Dipping for Kids 101
For a children's project, it's best to dip a single candle at a time, which avoids the problem of the pair making contact. This also gives the child a long length of wick to hold, thereby avoiding danger of burns or the child's accidentally getting a hand or fingers into the hot wax.
Keep safety at the top of your priorities. Be sure children are properly protected — an old T-shirt over regular clothes is a good apron. And of course, adult supervision is a must.
What you will need for this is plain paraffin, an empty can for melting the wax and dipping the wicks, a saucepan to use as the bottom half of the double-boiler setup, and wick lengths of 24″, one for each candle to be made.
Fill the saucepan with about 2″ of water and heat it over low heat on the stove. Add the paraffin block (or cut it into pieces for faster melting) and let it slowly melt while keeping a close watch. Give each child a prepared wick with the weight already attached to the bottom end. Also provide each child with a small piece of cardboard to hold under the just-dipped candle, to prevent drips on the floor.
When the wax is melted, allow the child (or each child involved in the project) to dip a wick slowly down into the melted wax and then slowly pull it out again. Have the children stand in a line and approach the dipping can of melted wax, under supervision. Have some hooks or a rod available on which to tie the tapers to dry. Allow the children to repeat the dipping process eight or ten times until enough wax has accumulated on the wick to make a nice size candle. The candles will be thinner and smaller than usual, but that's not important. It's the experience and the fun of it that count!
When each child has made his or her candle, hang all the candles on the drying rack (with nametags for identification later). When the candles are dry, trim off the extra length of wick used for tying the candles onto the rack, to about ½″. An adult should be in charge of trimming off the candle bottoms. If this is a school project, send the candle home with the child. If this is a home project, allow the child to light the candle — be sure to give appropriate warnings about candle-burning safety.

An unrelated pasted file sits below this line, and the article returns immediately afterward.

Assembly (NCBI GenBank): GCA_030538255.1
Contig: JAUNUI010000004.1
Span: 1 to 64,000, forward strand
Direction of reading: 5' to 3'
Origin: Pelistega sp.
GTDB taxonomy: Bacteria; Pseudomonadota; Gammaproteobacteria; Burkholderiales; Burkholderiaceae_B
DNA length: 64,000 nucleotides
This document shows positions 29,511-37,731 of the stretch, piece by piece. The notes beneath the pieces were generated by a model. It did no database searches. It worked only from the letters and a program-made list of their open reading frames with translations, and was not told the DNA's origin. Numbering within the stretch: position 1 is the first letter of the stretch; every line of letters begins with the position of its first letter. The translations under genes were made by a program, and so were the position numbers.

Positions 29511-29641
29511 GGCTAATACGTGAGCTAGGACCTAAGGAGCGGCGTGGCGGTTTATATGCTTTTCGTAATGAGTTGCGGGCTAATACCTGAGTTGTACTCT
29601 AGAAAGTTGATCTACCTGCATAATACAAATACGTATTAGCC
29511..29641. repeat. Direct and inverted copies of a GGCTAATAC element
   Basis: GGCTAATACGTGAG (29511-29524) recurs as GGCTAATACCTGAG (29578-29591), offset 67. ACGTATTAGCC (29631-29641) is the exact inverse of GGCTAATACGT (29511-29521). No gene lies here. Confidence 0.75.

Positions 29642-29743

Be aware that these simple, paraffin-only candles will not burn as long or as well as those made with additives. But pure paraffin is lovely to watch burn as it gives a translucent glow — and what could be lovelier than helping kids to get creative?Teacher's Tip
Candlemaking at school by a group of children can become a festive activity during the holiday season. A field trip to a candlemaking facility, the telling of a story about how the candle represents the light of life, the singing of a holiday song — all could be adjuncts to the candlemaking project.
If you make special candles for holidays such as Christmas, it's especially important to keep careful notes. You may know your everyday procedures by heart, but after a year has passed, you are likely to have forgotten exactly how you made those lovely beeswax candles that everyone so admired!